Who Invented the Board Game Snakes and Ladders?
Snakes and Ladders, is an ancient Indian board game regarded today as a worldwide classic. It is played between two or more players on a game board having numbered, gridded squares. A number of “ladders” and “snakes” are pictured on the board, each connecting two specific board squares.
The object of the game is to navigate one’s game piece, according to die rolls, from the start (bottom square) to the finish (top square), helped or hindered by ladders and snakes respectively.
The game is a simple race contest based on sheer luck, and is popular with young children. The historic version had root in morality lessons, where a player’s progression up the board represented a life journey complicated by virtues (ladders) and vices (snakes).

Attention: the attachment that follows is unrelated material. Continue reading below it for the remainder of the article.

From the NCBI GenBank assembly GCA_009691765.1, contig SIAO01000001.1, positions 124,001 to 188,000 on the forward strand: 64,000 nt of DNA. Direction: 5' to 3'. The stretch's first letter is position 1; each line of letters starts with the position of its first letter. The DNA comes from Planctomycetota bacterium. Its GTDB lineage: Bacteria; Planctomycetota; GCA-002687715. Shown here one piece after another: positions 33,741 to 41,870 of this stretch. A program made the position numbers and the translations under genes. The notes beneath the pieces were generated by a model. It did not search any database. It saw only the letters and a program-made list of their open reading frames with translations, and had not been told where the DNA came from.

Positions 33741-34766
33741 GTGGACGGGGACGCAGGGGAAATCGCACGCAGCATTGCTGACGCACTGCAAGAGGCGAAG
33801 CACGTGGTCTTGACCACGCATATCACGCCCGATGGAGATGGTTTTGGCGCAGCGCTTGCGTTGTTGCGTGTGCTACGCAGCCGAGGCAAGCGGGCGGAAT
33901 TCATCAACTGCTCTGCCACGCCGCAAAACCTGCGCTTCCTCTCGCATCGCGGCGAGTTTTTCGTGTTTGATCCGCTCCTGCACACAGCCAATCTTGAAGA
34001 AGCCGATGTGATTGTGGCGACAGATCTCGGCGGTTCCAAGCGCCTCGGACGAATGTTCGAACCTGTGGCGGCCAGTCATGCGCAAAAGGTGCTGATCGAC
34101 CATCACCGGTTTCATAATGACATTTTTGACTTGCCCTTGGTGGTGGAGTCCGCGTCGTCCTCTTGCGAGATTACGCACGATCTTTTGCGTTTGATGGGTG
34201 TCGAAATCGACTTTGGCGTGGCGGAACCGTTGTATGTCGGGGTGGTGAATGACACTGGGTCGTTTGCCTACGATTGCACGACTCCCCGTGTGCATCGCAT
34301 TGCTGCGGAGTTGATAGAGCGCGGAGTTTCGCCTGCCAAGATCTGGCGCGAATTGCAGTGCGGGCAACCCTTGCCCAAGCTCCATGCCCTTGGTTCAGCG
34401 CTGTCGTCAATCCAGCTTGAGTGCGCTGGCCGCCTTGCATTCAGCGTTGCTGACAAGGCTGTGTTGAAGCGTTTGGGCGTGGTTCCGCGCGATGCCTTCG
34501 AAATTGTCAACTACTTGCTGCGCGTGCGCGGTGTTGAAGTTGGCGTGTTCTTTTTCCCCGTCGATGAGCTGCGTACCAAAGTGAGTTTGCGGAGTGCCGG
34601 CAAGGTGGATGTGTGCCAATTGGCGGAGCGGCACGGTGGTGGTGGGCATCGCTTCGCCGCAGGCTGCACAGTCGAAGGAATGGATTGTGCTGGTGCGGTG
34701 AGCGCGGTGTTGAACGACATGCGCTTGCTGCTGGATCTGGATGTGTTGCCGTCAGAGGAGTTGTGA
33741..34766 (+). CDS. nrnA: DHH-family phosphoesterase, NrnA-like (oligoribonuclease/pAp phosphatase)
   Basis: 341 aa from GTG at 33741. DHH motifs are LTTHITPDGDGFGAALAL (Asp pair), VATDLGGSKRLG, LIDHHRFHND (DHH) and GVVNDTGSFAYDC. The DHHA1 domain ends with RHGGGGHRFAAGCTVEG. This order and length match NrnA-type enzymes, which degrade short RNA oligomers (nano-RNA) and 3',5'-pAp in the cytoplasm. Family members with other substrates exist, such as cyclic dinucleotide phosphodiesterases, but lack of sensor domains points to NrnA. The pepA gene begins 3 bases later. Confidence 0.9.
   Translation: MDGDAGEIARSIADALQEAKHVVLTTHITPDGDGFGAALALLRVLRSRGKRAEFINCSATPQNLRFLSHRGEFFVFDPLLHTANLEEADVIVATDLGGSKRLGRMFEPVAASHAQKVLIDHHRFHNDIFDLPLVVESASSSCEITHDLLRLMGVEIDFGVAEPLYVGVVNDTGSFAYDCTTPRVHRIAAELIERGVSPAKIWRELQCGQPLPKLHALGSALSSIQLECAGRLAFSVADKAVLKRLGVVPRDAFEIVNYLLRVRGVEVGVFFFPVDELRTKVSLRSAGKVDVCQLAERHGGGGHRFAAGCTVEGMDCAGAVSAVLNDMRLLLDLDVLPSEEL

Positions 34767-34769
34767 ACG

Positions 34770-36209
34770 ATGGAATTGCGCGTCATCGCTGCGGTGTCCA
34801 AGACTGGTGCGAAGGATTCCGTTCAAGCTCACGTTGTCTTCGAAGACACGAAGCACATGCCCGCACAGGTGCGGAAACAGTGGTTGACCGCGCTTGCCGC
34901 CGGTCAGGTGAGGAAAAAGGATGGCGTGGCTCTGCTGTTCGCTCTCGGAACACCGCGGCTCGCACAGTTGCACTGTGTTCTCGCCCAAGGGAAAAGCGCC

It’s believed that the game was played at a time as early as 2nd century BC. According to some historians, the game was invented by Saint Gyandev in the 13th century AD.
The game was transported to England by the colonial rulers in the latter part of the 19th century, with some modifications. The modified game was named Snakes and Ladders and stripped of its moral and religious aspects and the number of ladders and snakes were equalized. In 1943, the game was introduced in the US under the name Chutes and Ladders.